sábado, 24 de abril de 2021

First 100 metres uphill

The first pedal strokes of the day are always very important for me. First thing I have every ride is 100m slightly downhill and then 100m slightly uphill. I always believed that I could accurately predict how I was going to feel during the ride depending on how I feel in those 100m.

Not today. When I rode those 100m I told myself. You should ride conservatively. You are not that fresh.

And that is how I started. First climb of the day and I manage to just hang on there. Could I have sprinted at the end? Probably. Did I sprint despite Dai accelerating in the last part of the climb? No way. I was in “ride conservatively” mode.

Second climb of the day and I was dropped like a stone. Yes, there was a car that got between me and the rest of the group but the gap at the top of the climb was probably more than a minute. In a 4 minutes climb!!! I panicked. A little bit.

But then the rompepiernas (https://www.unbiciorejon.com/2020/09/spanish-cycling-jargon-101-part-2.html) section of the ride came and it felt like the pace dropped a little bit. I started to tell myself this is endurance pace. I can manage this.

Coffee stop came and I was feeling kind of ok but I knew the second half of the ride would be harder. I ordered a latte (apologies to my italian friends).

Caffeine did its magic and as soon as we started to ride I felt great. The pace felt easy and my brain started to have thoughts like “I can sustain this pace for ever”, “I am a super duper endurance machine”, “Should I up the pace to make the ride challenging to everyone or should I wait for the climbs?”. Still, following the first feeling in the morning, I ignored the urge to ride faster and I kept riding conservatively.

Third climb of the day came and I liked it. It is a climb I know well and I generally “enjoy”. I did well. I wasn’t dropped. I survived a few of Denis’ pushes and I still had some energy for the last few meters. Maybe I don’t need to ride that conservatively. Maybe how I feel in those 100 metres is not a reliable way of defining how I should ride. Maybe I can attack in the last climb.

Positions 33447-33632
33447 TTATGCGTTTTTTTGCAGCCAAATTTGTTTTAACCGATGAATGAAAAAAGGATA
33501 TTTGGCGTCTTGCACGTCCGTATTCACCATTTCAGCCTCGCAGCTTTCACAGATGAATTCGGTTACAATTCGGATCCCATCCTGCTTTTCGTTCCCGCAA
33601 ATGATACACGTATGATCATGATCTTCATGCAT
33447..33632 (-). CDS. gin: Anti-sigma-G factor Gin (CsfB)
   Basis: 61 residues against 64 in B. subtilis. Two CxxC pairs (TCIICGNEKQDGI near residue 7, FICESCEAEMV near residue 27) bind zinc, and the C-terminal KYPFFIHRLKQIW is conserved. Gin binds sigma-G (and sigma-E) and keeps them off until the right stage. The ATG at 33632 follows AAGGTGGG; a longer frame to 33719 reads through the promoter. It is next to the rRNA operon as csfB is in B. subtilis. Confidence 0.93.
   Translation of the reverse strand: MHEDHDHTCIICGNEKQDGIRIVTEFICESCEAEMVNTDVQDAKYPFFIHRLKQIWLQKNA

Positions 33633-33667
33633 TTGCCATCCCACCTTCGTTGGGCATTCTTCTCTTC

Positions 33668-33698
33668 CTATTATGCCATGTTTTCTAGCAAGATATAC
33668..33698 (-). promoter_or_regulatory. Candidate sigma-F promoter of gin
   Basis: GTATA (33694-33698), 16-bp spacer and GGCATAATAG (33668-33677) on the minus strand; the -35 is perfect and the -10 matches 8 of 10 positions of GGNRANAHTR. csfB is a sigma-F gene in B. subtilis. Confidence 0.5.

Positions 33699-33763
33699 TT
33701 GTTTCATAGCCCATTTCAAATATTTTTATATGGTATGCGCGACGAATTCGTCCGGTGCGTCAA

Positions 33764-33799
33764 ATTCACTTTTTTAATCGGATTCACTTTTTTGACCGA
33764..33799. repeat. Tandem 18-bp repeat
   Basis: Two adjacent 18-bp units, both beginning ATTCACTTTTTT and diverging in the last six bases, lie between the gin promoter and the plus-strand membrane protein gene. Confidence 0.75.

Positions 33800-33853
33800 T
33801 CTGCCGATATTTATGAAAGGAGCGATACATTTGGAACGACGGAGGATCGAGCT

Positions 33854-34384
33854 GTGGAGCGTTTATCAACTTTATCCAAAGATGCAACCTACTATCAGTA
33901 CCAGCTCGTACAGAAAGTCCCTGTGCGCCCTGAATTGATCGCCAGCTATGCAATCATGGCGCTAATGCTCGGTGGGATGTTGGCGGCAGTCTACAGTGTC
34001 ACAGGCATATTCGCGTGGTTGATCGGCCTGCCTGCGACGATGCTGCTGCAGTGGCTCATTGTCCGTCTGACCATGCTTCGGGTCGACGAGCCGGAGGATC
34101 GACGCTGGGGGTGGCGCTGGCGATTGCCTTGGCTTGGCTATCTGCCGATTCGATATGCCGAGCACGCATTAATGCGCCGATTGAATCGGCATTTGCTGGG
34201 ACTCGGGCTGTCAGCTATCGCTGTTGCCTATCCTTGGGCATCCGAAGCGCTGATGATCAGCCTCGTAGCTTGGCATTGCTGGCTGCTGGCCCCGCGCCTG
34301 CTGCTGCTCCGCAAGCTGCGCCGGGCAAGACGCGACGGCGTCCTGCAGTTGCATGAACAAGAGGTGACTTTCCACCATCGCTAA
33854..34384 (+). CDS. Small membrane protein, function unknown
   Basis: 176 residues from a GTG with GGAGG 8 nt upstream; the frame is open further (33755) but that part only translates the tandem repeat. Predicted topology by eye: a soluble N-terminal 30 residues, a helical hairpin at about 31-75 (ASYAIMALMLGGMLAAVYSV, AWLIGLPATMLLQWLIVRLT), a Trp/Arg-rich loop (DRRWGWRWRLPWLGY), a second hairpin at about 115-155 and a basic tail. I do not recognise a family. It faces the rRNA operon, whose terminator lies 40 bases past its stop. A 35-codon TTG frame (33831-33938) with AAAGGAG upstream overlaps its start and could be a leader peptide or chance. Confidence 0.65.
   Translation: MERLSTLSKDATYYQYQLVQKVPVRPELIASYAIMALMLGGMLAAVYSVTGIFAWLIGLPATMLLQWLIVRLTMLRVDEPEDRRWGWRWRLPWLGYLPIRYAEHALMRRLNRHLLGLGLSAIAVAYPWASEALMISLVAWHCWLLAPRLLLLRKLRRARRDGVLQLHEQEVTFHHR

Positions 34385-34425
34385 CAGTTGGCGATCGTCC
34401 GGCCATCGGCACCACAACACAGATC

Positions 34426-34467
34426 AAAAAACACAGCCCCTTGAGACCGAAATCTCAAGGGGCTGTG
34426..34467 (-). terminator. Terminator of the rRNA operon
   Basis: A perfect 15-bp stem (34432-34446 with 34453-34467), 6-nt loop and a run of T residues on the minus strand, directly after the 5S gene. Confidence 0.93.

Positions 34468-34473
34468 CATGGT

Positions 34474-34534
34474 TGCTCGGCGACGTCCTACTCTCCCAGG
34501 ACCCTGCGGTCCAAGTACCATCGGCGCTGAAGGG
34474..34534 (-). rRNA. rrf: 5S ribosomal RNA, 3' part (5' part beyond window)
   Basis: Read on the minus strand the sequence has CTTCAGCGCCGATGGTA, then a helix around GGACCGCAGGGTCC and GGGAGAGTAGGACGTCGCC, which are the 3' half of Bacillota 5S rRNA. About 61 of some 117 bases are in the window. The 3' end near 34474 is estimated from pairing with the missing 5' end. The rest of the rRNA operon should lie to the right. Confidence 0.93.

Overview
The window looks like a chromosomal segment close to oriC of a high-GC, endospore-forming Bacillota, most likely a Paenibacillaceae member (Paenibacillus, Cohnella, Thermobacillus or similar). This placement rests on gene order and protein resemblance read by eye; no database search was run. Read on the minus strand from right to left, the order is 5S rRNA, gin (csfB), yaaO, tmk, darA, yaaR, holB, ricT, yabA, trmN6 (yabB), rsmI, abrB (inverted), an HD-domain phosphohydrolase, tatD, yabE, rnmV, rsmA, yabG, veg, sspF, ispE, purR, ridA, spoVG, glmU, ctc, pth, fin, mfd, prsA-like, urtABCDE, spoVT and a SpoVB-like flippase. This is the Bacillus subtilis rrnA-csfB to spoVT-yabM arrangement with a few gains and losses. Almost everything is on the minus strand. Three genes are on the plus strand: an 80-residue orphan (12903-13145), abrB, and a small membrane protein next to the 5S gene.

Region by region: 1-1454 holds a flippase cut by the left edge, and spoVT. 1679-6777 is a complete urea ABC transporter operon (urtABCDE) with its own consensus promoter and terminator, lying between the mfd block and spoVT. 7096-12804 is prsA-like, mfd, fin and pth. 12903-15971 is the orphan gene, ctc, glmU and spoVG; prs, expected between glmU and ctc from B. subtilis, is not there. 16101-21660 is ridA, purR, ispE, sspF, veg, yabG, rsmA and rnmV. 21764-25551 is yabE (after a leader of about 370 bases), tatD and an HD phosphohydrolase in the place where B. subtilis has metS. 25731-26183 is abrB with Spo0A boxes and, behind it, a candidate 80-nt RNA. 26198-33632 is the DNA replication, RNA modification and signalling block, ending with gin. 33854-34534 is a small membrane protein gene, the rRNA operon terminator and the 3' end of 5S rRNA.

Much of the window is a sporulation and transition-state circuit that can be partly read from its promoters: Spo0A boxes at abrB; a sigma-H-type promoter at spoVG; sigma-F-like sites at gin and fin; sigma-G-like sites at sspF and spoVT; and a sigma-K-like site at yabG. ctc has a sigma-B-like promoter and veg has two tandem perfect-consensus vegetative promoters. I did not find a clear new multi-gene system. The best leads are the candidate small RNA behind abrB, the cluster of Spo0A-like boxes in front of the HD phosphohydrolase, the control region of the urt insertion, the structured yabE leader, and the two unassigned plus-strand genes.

I did everything well. I’m very good at the theoretical game. Got a gel ahead of the climb, in the traffic lights got rid of the arm warmers and the gilet. Ready for the climb.

At least for the first 20 metres. That is how long it took my riding mates to get me dropped and for me to move from I’m so going to smash it to I am so smashed. Not the best feeling when you are going up Ranmore.

From the top of Ranmore it is mostly downhill to home. But we still have the last sprint of the day. My last opportunity to save a little bit of my pride. Just for the record, in my book there is no sprint win that could compensate for not doing well in a climb, but a sprint win is better than a no sprint win.

For some unjustifiable reason for someone that a few lines up claimed to be “very good at the theoretical game” I took the front in the first ramp approaching Esher.

When I was passed I moved onto Dai’s wheel. Not because I chose it but pure chance but that was the right position. Richard led the group in the second climb and then Denis took the front in the approach to the final ramp. Dai following him, me following Dai.

At this moment I knew what was going to happen and how I was going to play it. Denis will do the lead out. At some point Dai will start the sprint. I’ll jump on his wheel and wait, wait and wait (we had head wind) and will pass him in the last 10 metres. Perfect. Beautiful.

Dai started the sprint a bit too early. For a reason no one would be able to explain, I thought that was good news for me. I jumped on his wheel and three seconds later he dropped me. Three seconds more and Richard passed me flying. Moved into the small chainring and dragged myself to Esher.

Maybe I should start paying attention to how I feel in those 100 metres slightly uphill when I start my rides and use that as the way I pace the rides.

Maybe at some point I’ll learn. It wasn’t today.

The ride in Strava: https://www.strava.com/activities/5182969575/

Take care

Javier Arias González

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